Went to London. Worked at the Four Seasons as part of my externship. Then once I had done that, I left and went to a place called in the south of England, which was a Michelin star restaurant. I worked there for about a year and half, then I went and worked for the Roux Brothers. Did a Stage over in France, with Gordon, which was connected to the Rouxs. Then I went to Roux Patisserie, where I got this nice little scar on my eye there from where I forgot to put salt in the croissant. I learned this. It was one of the best things I ever learned.
When we used to make croissants, we did like seven batches of 25-pound bags of flour every single day. One day, I was putting everything in there, mixing it up, got the dough. We turn it all into croissants. We had this batch of croissants that we made for Harrods, Fortnum and Mason, everything all the top shops. This one set that I made was very opaque. I forgot to put the salt in it. They were disgusting.
Bulldog went absolutely ballistic, picked up a pot, threw it at me. I ducked, hit my head on the counter, and caught my eye. It started bleeding. I just wiped it up and said, “Sorry, Chef. Let me clean up and I’ll get another batch. What can I do next?” I’d screwed up so bad and I knew it.
The thing I learned from that: he took me to one side after beating me. “Okay. What’s the first thing you put in?”
“I’ve been putting in flour.”
“No. Salt. Salt in the bottom of the bowl so you can see it. You know it’s in there.” It even looks a little bit different from the sugar, so you know you’ve always got salt. It’s always the first ingredient.
That’s the thing I learned. Salt is always the first thing when baking.
Kirk Bachmann: That sounds like a chapter in the book, for sure. Can’t throw pots and pans in the kitchen anymore, but what a memory.
Lee Hillson: We’re not even allowed to raise our voice.
Kirk Bachmann: No.
One of your first positions as a chef was at the Royal Palms. Then you became the executive chef. What was that like? 18 years old, coming out of culinary school. Did you realize that your resume was as impressive – as that pot was flying – did you realize what you were in the midst of experiencing and that would all be put to work?
Lee Hillson: Yes and no. It was always a goal to work for people like the Roux brothers, and things like that. Then, when you’re in it, you’re what’s called a Roux Boy. A lot of the guys would actually get a tattoo of Le Gavroche either on their arm or on their leg.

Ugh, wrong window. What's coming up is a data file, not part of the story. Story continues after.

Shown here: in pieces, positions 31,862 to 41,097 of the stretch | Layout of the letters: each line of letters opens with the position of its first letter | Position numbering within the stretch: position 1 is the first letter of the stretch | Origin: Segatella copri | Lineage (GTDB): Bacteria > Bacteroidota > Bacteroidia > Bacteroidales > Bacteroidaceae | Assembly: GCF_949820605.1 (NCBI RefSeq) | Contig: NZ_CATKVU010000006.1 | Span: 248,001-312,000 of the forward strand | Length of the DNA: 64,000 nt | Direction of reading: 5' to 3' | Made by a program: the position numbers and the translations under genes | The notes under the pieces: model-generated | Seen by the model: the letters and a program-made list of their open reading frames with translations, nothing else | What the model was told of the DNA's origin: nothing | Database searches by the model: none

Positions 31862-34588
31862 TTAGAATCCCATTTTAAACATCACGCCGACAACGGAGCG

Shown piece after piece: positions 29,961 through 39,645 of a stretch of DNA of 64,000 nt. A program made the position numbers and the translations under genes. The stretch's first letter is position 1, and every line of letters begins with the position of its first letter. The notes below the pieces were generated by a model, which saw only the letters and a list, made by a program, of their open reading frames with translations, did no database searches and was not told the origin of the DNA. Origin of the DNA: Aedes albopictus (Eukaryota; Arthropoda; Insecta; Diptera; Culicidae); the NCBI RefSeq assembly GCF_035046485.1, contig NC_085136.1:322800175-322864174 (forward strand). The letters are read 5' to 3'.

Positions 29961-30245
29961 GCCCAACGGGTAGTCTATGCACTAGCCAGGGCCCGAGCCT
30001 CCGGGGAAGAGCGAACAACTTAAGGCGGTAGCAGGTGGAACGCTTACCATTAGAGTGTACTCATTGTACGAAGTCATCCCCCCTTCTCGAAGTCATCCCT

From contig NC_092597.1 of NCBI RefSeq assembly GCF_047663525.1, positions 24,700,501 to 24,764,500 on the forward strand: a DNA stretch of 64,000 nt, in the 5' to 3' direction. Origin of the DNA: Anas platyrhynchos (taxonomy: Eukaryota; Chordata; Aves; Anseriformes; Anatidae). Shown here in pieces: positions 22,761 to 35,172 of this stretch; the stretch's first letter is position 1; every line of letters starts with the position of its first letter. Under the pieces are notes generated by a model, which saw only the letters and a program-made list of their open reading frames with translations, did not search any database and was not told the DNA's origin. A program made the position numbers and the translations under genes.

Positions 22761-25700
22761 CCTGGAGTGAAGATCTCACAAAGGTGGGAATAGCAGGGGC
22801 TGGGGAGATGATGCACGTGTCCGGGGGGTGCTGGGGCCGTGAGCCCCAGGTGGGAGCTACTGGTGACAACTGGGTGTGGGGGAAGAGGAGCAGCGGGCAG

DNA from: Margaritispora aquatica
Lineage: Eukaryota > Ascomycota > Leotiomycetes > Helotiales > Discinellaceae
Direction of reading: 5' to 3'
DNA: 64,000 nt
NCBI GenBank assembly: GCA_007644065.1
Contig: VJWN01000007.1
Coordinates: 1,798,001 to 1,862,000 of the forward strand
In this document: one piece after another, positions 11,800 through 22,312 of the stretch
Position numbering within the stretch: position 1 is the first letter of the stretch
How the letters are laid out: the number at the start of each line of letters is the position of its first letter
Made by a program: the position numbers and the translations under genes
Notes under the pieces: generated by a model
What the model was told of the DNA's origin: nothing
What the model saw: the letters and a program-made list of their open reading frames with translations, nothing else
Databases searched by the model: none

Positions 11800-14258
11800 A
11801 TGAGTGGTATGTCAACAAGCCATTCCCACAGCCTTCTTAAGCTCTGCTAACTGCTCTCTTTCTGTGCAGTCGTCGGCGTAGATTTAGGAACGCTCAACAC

Kirk Bachmann: Oh, really.
Lee Hillson: It was one of those things that people would get. I never actually did it. I didn’t get a tattoo until I was in my mid-20s. People would do that. Then the first time I came to the States when I was 18, I guess I didn’t realize how global it was. People were like, “Oh, wow! You were a pastry chef with the Roux Brothers?”
“Yeah. How do you know them?” I didn’t realize even though Michel was an MOF Meilleur Ouvrier de France. It didn’t click. I guess, to this day, people say, “Oh, wow! Your resume is off the chart!” I don’t see it that way. I just see it as I worked. I haven’t really seen it as this impressive resume. I’ve never seen it that way and I still don’t.
Kirk Bachmann: That’s because you’re incredibly humble. It’s such a great story. I have Michel’s book here somewhere. It’s brilliance. How many Michelin stars between the two of them?
Lee Hillson: I don’t know how many they have. It was a lot.
Kirk Bachmann: This is a fascinating piece. I want to make sure I get this right. You’re at T. Cook’s for over a decade. Then you leave for an even better opportunity at Kai. Five-star restaurant. Then you come back. What is that journey like? Was it time for you to step aside? When you stepped aside, took on this other challenge, did you always think, “I’ll be back?”
Lee Hillson: Yes, no. When I left originally, I went to the Phoenician, where I was there for a few years.
Kirk Bachmann: In between Kai. Okay.
Lee Hillson: Which was absolutely phenomenal. Working in a hotel that scale. Rick Boyer, who was the executive chef – because I went as the exec sous – Rick Boyer who was the executive chef, was outstanding. I learned a lot on the way, especially how to oversee a property that size.
Up until then, I’d still never really done a lot of banquets. Wild Horse Pass, Sheraton Grand at Wild Horse Pass, they had an exec sous position open, so I transferred over. I oversaw mostly banquets, but also the resort. I get to oversee that along with that. Chef Thomas Riordon, who’s again, amazing.
At the time, the chef up in Kai was Ryan Swanson, who was this young guy. I honestly, I sit back and think to myself, “If I had half the talent as his age when I was that young, I would have been so floored.” The guy was just such an amazing talent. Phenomenal. I’d get to go up in Kai, but you’ve got this young kid running it while I’m just standing there. “This guy’s amazing.” It was phenomenal seeing that. I just kept learning, obviously.
Kirk Bachmann: Again, the humility. I love how you’re able to step back and constantly learn. Do you feel like you’re still learning?